What to Know
- Nearly 200 dogs rescued from a former award-winning breeder's property are recovering well, and some will be available for adoption soon
- None of the dogs had life-threatening conditions or had to be taken to emergency hospitals, but it appeared they had been kept in cages
- A man who co-owns the kennel where the dogs were found called it 'a hobby turned bad'
Nearly 200 dogs that were rescued from a former award-winning breeder's property are recovering well, and some will be available for adoption as soon as Saturday, according to a veterinarian facility.
The dogs were removed from a property in western New Jersey on Tuesday because of concerns about their treatment.
None of the dogs had life-threatening conditions or had to be taken to emergency animal hospitals, but it appeared they had been kept in cages, said Nora Parker, spokeswoman for the St. Hubert's Animal Welfare Center. She said some had skin or fur conditions that needed immediate treatment.
"Thankfully we aren't finding anything that isn't treatable, or that is life-threatening," she said.
Martin Strozeski, a former Westminster Dog Show winning breeder who co-owns the kennel where the dogs were found, told The New York Times the kennel had fallen on hard times.
He said he and his business partner "couldn't give (the dogs) away," calling the kennel "a hobby turned bad."
A total of 188 were brought to the St. Hubert's facility in Madison, outside New York City.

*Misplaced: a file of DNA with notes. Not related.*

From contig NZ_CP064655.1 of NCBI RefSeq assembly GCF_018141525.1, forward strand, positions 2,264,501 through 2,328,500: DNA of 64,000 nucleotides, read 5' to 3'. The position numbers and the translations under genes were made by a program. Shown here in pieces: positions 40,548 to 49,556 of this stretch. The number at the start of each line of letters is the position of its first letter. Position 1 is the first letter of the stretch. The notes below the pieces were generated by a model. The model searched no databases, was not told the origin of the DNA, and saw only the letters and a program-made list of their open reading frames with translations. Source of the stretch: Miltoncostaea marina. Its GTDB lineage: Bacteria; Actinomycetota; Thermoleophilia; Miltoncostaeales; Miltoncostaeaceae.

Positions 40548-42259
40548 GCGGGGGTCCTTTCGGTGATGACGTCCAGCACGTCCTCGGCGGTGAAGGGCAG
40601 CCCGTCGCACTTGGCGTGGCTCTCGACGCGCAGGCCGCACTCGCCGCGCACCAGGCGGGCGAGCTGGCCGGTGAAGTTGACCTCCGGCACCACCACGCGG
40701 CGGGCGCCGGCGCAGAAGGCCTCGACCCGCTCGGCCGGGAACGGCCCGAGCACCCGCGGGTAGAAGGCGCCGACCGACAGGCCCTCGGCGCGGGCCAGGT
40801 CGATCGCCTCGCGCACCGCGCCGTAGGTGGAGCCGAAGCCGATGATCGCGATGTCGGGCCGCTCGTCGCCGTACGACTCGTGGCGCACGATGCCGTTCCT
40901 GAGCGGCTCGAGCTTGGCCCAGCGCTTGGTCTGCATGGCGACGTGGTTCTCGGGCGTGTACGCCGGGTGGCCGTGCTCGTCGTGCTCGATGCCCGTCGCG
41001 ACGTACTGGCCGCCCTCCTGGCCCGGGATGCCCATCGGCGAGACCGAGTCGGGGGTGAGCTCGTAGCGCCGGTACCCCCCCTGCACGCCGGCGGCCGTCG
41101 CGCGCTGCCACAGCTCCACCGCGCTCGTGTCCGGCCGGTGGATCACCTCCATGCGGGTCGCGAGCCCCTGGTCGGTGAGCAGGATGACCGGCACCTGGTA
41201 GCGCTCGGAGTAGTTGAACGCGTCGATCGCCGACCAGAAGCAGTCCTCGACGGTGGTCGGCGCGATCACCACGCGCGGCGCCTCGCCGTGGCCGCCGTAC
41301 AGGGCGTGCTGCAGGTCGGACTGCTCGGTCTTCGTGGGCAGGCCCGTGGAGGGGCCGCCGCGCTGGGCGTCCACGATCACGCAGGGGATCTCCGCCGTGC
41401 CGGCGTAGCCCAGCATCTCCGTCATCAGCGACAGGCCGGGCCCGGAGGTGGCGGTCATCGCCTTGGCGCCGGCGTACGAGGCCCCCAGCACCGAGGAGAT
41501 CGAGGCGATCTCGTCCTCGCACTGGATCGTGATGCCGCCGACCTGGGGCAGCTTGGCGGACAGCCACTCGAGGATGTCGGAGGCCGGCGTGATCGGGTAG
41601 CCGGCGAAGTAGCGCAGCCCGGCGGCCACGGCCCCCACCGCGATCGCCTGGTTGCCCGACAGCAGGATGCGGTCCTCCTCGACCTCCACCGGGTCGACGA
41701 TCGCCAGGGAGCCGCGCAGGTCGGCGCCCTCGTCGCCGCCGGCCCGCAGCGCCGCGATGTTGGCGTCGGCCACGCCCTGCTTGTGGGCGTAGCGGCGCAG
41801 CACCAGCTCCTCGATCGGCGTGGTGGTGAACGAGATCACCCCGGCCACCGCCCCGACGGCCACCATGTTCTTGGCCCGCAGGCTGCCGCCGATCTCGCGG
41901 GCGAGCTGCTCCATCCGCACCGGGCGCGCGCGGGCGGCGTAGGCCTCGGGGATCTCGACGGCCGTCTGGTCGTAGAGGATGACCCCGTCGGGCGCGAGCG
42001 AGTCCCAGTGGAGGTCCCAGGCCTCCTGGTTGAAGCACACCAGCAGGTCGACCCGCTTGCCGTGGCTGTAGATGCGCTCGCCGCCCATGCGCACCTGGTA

The animal center had about 40 or 50 dogs on-site at the time, and the Morris County emergency management office set up climate-controlled tents in the center's parking lot to accommodate the new arrivals and provide space for medical exams.
Most of the dogs are Parson Russell terriers, a slightly larger version of Jack Russell terriers, Parker said. More than 100 of the dogs already have been transferred to other shelters to be readied for adoption. Some went to the Dakin Humane Society in Springfield, Massachusetts, which sent personnel to New Jersey earlier in the week to offer assistance.
Hunterdon County prosecutors were continuing to investigate, and no charges had been filed by Friday afternoon.
"This was obviously a breeder at one time," Parker said. "Things were obviously out of control here. We don't know what was going on behind the scenes. Until they finish investigating, we just don't know what went wrong, that it got to 188 dogs."